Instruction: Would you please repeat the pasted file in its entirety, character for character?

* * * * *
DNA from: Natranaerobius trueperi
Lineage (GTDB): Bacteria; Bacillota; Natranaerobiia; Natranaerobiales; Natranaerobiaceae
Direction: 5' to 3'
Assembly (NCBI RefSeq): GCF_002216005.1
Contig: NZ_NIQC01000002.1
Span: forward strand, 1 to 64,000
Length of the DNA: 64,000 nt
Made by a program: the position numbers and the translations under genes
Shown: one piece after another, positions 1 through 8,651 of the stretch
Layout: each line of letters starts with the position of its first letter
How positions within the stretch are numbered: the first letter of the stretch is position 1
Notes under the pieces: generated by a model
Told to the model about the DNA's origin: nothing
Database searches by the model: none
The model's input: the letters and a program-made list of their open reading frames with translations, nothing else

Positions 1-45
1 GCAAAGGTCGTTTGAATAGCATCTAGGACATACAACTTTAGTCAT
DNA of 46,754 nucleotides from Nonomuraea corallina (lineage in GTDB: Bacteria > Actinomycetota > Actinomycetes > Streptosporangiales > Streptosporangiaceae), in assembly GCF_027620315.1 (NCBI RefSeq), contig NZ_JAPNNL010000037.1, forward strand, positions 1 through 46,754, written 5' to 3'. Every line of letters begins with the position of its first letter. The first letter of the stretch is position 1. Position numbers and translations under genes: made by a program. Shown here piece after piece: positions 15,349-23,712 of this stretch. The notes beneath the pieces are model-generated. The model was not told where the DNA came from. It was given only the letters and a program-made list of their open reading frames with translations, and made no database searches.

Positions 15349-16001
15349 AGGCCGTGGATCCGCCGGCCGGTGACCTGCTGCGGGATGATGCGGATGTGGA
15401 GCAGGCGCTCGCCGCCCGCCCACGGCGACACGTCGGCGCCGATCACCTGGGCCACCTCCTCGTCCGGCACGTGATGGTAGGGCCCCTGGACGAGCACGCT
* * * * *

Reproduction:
DNA from: Natranaerobius trueperi
Lineage (GTDB): Bacteria; Bacillota; Natranaerobiia; Natranaerobiales; Natranaerobiaceae
Direction: 5' to 3'
Assembly (NCBI RefSeq): GCF_002216005.1
Contig: NZ_NIQC01000002.1
Span: forward strand, 1 to 64,000
Length of the DNA: 64,000 nt
Made by a program: the position numbers and the translations under genes
Shown: one piece after another, positions 1 through 8,651 of the stretch
Layout: each line of letters starts with the position of its first letter
How positions within the stretch are numbered: the first letter of the stretch is position 1
Notes under the pieces: generated by a model
Told to the model about the DNA's origin: nothing
Database searches by the model: none
The model's input: the letters and a program-made list of their open reading frames with translations, nothing else

Positions 1-45
1 GCAAAGGTCGTTTGAATAGCATCTAGGACATACAACTTTAGTCAT
DNA of 46,754 nucleotides from Nonomuraea corallina (lineage in GTDB: Bacteria > Actinomycetota > Actinomycetes > Streptosporangiales > Streptosporangiaceae), in assembly GCF_027620315.1 (NCBI RefSeq), contig NZ_JAPNNL010000037.1, forward strand, positions 1 through 46,754, written 5' to 3'. Every line of letters begins with the position of its first letter. The first letter of the stretch is position 1. Position numbers and translations under genes: made by a program. Shown here piece after piece: positions 15,349-23,712 of this stretch. The notes beneath the pieces are model-generated. The model was not told where the DNA came from. It was given only the letters and a program-made list of their open reading frames with translations, and made no database searches.

Positions 15349-16001
15349 AGGCCGTGGATCCGCCGGCCGGTGACCTGCTGCGGGATGATGCGGATGTGGA
15401 GCAGGCGCTCGCCGCCCGCCCACGGCGACACGTCGGCGCCGATCACCTGGGCCACCTCCTCGTCCGGCACGTGATGGTAGGGCCCCTGGACGAGCACGCT